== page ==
USB servo via trinket

by unixnerd777 on Wed Oct 30, 2013 4:01 pm

I got the 3V trinket yesterday and then realized the 8MHz vs 16MHz. I got the trinket to be a hardware volume knob, so I ordered the 16MHz trinket and am trying to use the 3V 8MHz as a USB servo controller (sorta a combination of http://learn.adafruit.com/trinket-fake-usb-serial and http://learn.adafruit.com/trinket-gemma-servo-control). Has anyone gotten the usb serial to work in linux (I would like to see an example of how exactly to use the python script mentioned in the guide). I was thinking of using http://www.servocity.com/html/spt200_pa ... ystem.html and http://www.servocity.com/html/hs-985mg_ ... orque.html -does anyone know of a cheaper solution?

At the very least, I need to be able to SSH over the internet and move it, defaulting to a wider shot if I loose connection. I will probably achieve this via dvgrab | tee >(ffmpeg -i - -qscale 10 disk_quality.mp4) >(ffmpeg -i - -an -s 300x300 -qscale 40 small.mp4 #for streaming). I intend to use OpenCV to track, but am having problems with background subtraction ATM (I have face detection working, but he tends to turn his head when he walks to the side, which it doesn't follow).
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Re: USB servo via trinket

by adafruit_support_mike on Thu Oct 31, 2013 12:07 pm

unixnerd777 wrote:At the very least, I need to be able to SSH over the internet and move it, defaulting to a wider shot if I loose connection. I will probably achieve this via dvgrab | tee >(ffmpeg -i - -qscale 10 disk_quality.mp4) >(ffmpeg -i - -an -s 300x300 -qscale 40 small.mp4 #for streaming). I intend to use OpenCV to track, but am having problems with background subtraction ATM (I have face detection working, but he tends to turn his head when he walks to the side, which it doesn't follow).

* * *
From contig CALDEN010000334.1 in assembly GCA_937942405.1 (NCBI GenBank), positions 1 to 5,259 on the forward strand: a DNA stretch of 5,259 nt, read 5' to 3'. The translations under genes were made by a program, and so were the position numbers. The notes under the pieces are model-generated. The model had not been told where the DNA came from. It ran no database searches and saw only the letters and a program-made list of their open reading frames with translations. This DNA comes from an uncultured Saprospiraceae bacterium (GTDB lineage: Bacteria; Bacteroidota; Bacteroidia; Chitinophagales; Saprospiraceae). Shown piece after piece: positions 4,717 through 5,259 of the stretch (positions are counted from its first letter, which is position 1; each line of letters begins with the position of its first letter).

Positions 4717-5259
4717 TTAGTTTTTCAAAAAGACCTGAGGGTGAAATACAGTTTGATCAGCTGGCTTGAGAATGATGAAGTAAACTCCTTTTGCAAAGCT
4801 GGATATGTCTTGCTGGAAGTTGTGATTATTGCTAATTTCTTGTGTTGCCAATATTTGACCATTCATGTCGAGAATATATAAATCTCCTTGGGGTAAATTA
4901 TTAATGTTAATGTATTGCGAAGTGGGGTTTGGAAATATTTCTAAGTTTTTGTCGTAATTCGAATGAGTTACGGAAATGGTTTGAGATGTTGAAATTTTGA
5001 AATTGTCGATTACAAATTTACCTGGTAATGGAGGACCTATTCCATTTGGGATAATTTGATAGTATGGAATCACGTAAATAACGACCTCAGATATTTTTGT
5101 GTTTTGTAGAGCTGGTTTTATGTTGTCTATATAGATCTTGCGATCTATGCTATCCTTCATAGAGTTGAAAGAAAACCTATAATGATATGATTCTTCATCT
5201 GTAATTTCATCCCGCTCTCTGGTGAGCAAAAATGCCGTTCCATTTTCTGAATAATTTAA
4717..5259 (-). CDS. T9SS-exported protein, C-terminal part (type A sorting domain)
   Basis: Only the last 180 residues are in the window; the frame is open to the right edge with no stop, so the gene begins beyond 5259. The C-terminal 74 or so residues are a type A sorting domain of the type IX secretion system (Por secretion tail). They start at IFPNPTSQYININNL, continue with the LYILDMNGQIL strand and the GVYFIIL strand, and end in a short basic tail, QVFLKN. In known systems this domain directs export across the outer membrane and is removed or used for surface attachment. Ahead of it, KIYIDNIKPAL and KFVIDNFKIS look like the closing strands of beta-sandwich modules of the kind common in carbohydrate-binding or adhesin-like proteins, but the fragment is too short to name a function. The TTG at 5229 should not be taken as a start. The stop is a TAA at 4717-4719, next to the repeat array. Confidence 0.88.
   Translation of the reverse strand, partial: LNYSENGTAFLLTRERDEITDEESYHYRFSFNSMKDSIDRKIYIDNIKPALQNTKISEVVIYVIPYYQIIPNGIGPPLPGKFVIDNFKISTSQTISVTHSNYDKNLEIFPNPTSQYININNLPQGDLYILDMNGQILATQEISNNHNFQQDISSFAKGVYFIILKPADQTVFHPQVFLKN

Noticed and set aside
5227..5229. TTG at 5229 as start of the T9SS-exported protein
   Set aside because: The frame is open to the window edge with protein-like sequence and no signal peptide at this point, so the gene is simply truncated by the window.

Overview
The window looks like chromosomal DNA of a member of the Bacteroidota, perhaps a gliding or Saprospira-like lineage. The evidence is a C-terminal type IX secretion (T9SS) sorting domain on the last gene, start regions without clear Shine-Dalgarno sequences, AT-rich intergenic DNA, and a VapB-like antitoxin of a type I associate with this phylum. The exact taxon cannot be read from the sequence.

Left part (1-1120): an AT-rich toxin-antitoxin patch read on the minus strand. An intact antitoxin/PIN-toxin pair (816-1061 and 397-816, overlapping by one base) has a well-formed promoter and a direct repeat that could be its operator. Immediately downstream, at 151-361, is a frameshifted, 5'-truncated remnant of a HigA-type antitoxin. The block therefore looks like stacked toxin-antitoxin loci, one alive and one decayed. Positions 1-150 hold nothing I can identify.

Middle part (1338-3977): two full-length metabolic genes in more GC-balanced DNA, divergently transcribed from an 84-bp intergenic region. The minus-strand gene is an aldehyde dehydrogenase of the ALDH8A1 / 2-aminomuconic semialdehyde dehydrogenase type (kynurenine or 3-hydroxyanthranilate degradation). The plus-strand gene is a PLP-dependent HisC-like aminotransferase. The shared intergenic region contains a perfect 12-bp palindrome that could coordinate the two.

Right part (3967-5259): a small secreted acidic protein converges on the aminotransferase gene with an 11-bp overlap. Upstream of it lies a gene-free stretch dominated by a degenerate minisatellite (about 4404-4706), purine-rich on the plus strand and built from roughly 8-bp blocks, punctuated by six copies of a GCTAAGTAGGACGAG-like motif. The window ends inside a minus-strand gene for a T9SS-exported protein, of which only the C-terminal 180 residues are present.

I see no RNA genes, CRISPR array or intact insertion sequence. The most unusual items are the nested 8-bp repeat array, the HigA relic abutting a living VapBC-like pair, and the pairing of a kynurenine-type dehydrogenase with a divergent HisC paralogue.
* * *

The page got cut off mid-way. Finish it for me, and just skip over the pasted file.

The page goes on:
You seem to have run ahead of your details. I have no idea what 'it' you're trying to control. You certainly won't be able to connect to a Trinket with ssh or run ffmpeg on it.. the microcontroller only has 8k of Flash memory and 512 bytes of RAM.
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Re: USB servo via trinket

by unixnerd777 on Thu Oct 31, 2013 1:22 pm

I am trying to use the trinket as a bridge between a SSH-able linux system, and the servo (to control the servo over USB) I may also get another trinket to run a IR LED to control the camera's zoom.
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Re: USB servo via trinket

by adafruit_support_mike on Thu Oct 31, 2013 5:33 pm

Okay, that makes more sense. I take it you want to use the FakeUSB interface to send information from the Linux machine to the Trinket.

I don't recall any posts with people using the fake USB script on Linux, but that's usually a good thing. We mostly get conversations here in the forum when something /doesn't/ work as expected.

I'll send a note to Frank (who wrote that tutorial) and see if he can give you any advice.
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Re: USB servo via trinket

by adafruit on Thu Oct 31, 2013 6:17 pm

Any USB data requires 16mhz, so it wont work well on the 3V trinkets - that is considered overclocking. honestly, the USB-fake-serial is a bit of a hack, if you cant get it working (reliably) with a 5V trinket, go with an Arduino Micro :)
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Re: USB servo via trinket

by frank26080115 on Thu Oct 31, 2013 6:28 pm

The tutorial does tell you how to use the script. Did you try it?

http://learn.adafruit.com/trinket-fake- ... -slash-mac

The steps were to install Python and all the required Python libraries that are needed. Then to setup the virtual bridge using the "socat" command. Then just run the Python script "TrinketFakeUsbSerialHostSW.py", then just start using Arduino like you normally would.

Try it out.

I'm not sure on how to provide more details in the instruction unless you give me specific questions or specific error messages to solve.
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Re: USB servo via trinket

by frank26080115 on Thu Oct 31, 2013 6:44 pm

keep in mind that USB fake serial is designed for people who do not want to learn how to use USB properly

the majority of the setup process for the fake serial port involves... well... some hacked up solution that makes a fake serial port, this complexity in the installation is the trade off for simplicity in the usage.

you sound like the kind of guy who might benefit from using true USB protocols. a servo controller sounds like the kind of application that might benefit from using simple control request messages. You'll end up with better responsiveness, it will be less error prone, and it will take up less code space. This is because control requests have a defined structure. Remember, "serial" is not inherently packetized, while control requests are. A servo controller is definitely something that benefits from something packetized.

If you use "serial" instead, then you'd have to define another custom protocol layer and thus write a parser for that layer, which is always a pain in the ass. Also my fake serial protocol is not designed to be fast.
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